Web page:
Preparing for Open Enrollment – Steps to Take Now


Posted by: Altura Benefits in Insurance

Preparing for Open Enrollment

Last year’s open enrollment came during the middle of the pandemic, when many companies were still adjusting to remote work arrangements. This year’s open enrollment might be just as challenging.

The pandemic is still ongoing, and many people are still working from home. The emergence of a hybrid workforce means that HR professionals need to pay attention to workers who are in the office, workers who work from home, and workers who split their time between the office and home.

At the same time, many workers are quitting, making talent acquisition and retention efforts especially important as some employers struggle to attract workers. According to CNBC, 4 million U.S. workers quit in April, confident that they could find better pay and working conditions elsewhere.

Many workers are unhappy with their compensation, and the pandemic has made people acutely aware of just how much benefits matter. The stakes are high this open enrollment. You need to help employees enroll in benefits that will meet their needs and boost their satisfaction with their job.

Take steps now to make sure you’re ready for a successful open enrollment period.

1. Take Stock of Last Year

If you haven’t assessed your last open enrollment, now is the time to do it. Even if you conducted an initial analysis soon after open enrollment, it’s worth going over the results again.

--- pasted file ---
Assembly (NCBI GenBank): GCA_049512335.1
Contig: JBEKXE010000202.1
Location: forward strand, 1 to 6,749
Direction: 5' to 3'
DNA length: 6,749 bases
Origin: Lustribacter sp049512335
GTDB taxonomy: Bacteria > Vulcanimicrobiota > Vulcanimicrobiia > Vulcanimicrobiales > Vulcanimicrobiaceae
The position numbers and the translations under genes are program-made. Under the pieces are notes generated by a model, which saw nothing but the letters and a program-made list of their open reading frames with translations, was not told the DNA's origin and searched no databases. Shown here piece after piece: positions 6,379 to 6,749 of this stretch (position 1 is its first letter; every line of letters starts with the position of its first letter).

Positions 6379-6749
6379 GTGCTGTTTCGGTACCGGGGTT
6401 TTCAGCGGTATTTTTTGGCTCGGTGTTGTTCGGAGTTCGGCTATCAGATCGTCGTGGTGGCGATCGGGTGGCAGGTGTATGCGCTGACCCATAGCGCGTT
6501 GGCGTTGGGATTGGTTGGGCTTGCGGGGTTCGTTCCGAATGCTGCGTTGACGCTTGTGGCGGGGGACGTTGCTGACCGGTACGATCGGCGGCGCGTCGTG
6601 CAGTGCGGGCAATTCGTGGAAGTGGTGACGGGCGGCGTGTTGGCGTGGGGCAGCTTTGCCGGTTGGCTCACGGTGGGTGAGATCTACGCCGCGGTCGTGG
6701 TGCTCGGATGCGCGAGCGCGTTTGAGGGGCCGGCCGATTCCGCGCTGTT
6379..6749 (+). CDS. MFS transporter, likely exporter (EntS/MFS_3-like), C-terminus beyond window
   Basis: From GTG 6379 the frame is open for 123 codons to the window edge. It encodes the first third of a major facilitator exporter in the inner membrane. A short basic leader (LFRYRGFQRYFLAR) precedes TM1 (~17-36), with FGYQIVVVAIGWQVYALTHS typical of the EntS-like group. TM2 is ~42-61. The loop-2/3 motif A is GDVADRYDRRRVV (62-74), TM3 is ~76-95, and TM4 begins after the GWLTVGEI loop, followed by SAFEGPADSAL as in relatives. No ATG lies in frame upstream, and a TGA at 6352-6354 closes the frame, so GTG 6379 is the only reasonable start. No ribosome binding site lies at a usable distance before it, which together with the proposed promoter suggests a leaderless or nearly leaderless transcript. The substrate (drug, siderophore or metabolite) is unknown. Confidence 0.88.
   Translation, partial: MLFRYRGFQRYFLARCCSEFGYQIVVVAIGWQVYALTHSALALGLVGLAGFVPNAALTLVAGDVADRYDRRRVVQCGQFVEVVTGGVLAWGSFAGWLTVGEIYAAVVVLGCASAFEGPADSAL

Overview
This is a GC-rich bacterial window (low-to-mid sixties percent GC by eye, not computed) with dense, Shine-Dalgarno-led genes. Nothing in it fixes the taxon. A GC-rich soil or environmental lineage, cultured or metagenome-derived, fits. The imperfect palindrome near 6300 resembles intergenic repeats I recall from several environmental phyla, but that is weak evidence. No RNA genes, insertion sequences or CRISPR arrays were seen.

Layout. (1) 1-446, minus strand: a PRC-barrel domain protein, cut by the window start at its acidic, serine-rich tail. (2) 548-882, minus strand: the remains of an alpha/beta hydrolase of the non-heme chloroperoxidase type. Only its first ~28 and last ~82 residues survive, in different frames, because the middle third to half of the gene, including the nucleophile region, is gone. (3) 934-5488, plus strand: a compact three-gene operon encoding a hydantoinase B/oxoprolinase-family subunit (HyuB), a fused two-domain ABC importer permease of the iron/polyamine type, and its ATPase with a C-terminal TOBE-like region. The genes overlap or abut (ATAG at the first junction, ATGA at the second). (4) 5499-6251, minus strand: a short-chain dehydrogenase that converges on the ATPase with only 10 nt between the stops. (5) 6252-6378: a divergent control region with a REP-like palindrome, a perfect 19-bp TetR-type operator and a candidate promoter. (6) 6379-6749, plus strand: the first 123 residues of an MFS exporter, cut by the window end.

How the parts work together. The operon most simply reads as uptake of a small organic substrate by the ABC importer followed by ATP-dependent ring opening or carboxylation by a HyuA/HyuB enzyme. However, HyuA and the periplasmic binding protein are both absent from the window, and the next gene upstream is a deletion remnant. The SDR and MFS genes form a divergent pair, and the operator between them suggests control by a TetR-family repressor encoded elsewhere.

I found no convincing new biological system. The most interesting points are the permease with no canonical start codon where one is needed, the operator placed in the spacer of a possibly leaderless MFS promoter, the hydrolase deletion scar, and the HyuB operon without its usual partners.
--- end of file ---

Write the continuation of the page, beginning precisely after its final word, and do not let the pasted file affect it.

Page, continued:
You can draw some conclusions based on the enrollment data you have. However, you will also need to get feedback from employees. Here are some questions to consider.

  • Which communication methods and enrollment tools did employees find most helpful?
  • Were employees confused about the enrollment process or their benefit options?
  • Were employees satisfied with their benefit options?
  • Did any employees miss the enrollment deadline?
  • Were there any other problems with enrollment?
  • Were there differences in how the enrollment process went for in-office workers versus remote workers?
  • Have employees been happy with their benefits?
  • Do employees have any feedback or suggestions?

2. Determine What Changes Are Needed

Once you’ve done a review of the last open enrollment, you can determine how to improve your next open enrollment period.

  • What went wrong? Identify the problems and what solutions are needed. For example, if a significant number of employees missed the enrollment deadline, you may need to send more reminders out ahead of the deadline. If employees were confused about their options, you may need to provide education in new, easier-to-understand formats.
  • What went right? As the saying goes, you don’t want to throw out the baby with the bath water. In the quest to improve your enrollment process, you might end up inadvertently making the process worse if you don’t first identify what people like so you can preserve it.

3. Plan Your Strategy

A smooth open enrollment period doesn’t just happen. It has to be planned carefully, and that takes time. Don’t wait until the last minute. Fall will be here before you realize it, and if you’re not prepared, you may end up scrambling at the last minute.